It was dusk it was too cold to swim. The Atlantic is always too cold. I unzipped my dress, pulled it off, made a pile. The section of the water I chose was between two rock fingers that measure the beach, black rocks with signs that, in the day, you can see say, “Do not climb.” That section was occupied by one other woman, with long hair, who went far out, and floated back in. So I felt safe. I stepped in, my feet, ankles, calves, adjusted from wading, but then the waves came to take more, they push, as I step out, and flinch, and flinch. The water is dark, diluted ink. I can see, still, occasionally, my feet, or some rocks. Why did I go in?
The sea to the west was a sheet of gold flexing like a million soft seeds and it wasn’t enough to look at it like it was a painting.
The difficulty is my waist. I never think I can make it, the cold cinches, snaps on that delicate skin, but then I have made it, and the last part is a drop, to my shoulders, and I’m in.
I swim breast stroke, upside-down hearts, or a couple of crawl pulls, elbows back, throw shoulders forward. I tread water, slowly beat arms and legs to stay right where I want to be. The other woman did headstands, her legs and feet kicked up cockamamie, held a second, fell.
The surf was gentle, only at just the right distance from the shore did you bob and progress a bit with the waves. I swam parallel to the beach because I had heard that was safe. I stopped and looked at the the sun’s work again, and it was not enough, just looking at the glittering, and behind it, the ashline of the sun, and the toys of Coney Island far off, mini 4th of July every day, winking, running, switching colors.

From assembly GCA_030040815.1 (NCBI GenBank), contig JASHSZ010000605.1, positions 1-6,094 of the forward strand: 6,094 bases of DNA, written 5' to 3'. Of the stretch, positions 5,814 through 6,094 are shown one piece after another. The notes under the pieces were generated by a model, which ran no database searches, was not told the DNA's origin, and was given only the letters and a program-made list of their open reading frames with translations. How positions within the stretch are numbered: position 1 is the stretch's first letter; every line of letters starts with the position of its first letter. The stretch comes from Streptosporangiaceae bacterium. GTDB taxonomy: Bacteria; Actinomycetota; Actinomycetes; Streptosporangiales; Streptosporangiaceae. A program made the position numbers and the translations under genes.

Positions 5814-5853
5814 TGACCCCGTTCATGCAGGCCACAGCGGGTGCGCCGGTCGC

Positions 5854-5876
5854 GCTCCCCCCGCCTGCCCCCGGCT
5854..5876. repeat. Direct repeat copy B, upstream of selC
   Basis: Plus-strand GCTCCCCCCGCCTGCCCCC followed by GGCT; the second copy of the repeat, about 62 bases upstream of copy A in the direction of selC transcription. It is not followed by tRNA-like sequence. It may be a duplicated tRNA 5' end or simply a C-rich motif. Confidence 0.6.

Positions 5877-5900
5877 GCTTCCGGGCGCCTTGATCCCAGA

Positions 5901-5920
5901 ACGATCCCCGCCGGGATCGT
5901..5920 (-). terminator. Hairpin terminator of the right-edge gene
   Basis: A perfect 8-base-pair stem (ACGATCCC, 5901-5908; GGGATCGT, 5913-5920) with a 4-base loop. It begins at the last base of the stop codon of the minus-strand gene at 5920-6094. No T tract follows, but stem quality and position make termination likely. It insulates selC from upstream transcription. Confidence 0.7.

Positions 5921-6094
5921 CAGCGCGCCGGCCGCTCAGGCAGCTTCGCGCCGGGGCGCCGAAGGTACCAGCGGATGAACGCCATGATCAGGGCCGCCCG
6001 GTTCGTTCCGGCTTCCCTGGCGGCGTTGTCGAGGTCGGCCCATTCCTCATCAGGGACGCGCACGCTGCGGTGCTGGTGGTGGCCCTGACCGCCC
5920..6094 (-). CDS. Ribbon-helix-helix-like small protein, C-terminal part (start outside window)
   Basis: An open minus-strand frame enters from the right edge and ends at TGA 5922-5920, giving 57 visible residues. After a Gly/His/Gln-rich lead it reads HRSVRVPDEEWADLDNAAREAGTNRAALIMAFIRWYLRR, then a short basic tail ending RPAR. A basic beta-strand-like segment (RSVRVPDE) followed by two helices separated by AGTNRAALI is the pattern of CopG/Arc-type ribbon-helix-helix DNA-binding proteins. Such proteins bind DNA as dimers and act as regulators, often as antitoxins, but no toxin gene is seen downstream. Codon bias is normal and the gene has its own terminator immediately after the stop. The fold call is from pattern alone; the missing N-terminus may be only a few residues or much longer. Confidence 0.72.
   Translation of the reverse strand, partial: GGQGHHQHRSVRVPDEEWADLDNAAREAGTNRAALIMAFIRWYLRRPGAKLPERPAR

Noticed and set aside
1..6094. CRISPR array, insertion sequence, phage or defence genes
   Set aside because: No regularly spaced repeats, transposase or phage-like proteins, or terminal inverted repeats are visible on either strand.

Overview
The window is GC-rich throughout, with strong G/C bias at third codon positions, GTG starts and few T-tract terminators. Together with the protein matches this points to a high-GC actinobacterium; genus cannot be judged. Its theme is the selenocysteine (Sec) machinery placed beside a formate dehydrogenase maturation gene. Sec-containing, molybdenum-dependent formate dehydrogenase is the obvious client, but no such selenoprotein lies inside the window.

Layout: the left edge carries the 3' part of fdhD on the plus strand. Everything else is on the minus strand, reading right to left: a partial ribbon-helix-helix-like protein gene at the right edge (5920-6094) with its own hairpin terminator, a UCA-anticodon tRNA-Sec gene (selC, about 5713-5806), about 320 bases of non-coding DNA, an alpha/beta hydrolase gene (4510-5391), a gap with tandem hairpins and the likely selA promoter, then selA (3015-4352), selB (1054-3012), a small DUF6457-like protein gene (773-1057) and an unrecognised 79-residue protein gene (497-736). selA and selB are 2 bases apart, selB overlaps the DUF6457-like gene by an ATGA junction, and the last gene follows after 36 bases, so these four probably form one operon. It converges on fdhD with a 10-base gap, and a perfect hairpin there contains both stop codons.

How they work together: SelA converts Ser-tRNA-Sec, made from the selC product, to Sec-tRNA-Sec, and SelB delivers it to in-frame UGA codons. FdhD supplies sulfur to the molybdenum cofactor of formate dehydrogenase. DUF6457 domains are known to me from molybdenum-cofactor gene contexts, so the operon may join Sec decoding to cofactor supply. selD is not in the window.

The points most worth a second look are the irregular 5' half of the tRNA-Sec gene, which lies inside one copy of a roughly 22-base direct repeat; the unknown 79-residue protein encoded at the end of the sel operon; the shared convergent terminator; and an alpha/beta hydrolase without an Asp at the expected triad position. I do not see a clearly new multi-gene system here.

It was not enough to be in it, it was not quite enough.
I had to keep moving so the cold couldn’t grasp me, flowing arms and legs to tread water, or to make a meaningless line one way or another.
It was not enough. Under the dark water, I pulled my swimsuit bottoms down my legs, and unhooked my top and ducked out of it. I held my swimsuit in my hands and that was better. I took more upside-down heart strokes and frog kicks, this swimming is natural to me, open, push, open, push.
I dipped my head back, which was another cup of cold, cold cap, but my hair had to be soaked with saltwater, too, with the sea. I put my finger in my mouth for the salt.
I wove myself back into my swimsuit, which wasn’t easy, it floated around, too. I swam up, and walked up, out of the water, wrapped myself in the sheet I brought to lie on. I hadn’t bothered to bring a towel because I rarely swim at the beach. The sheet was white, so I was a ghost, a little Gandhi style ghost. The sheet wasn’t very absorbent, but it felt good to be wrapped. The light was still enough to see the sand I walked on, the remaining light, and the far reaches of the light from the streetlights of the boardwalk.
I stopped at the steps to the boardwalk, wrung out my hair, put on my dress, and took off my suit underneath. The public bathrooms close early at Coney Island, like 4 o’clock. No one paid attention, anyway, there were only a few people going by. New York City will let you smell like an animal who fears water, rant, stumble.
I didn’t want to do any of those things. I wanted to push to keep my head just above the Atlantic, naked, and see the sun and the water in their last performance of summer as the lights of Coney Island held onto the 4th of July with sprinkles and sparkles. And have no one see my head, and my kicks, except the other woman, and no one remark, except for the people who happened to walk by, and said, “People are swimming.”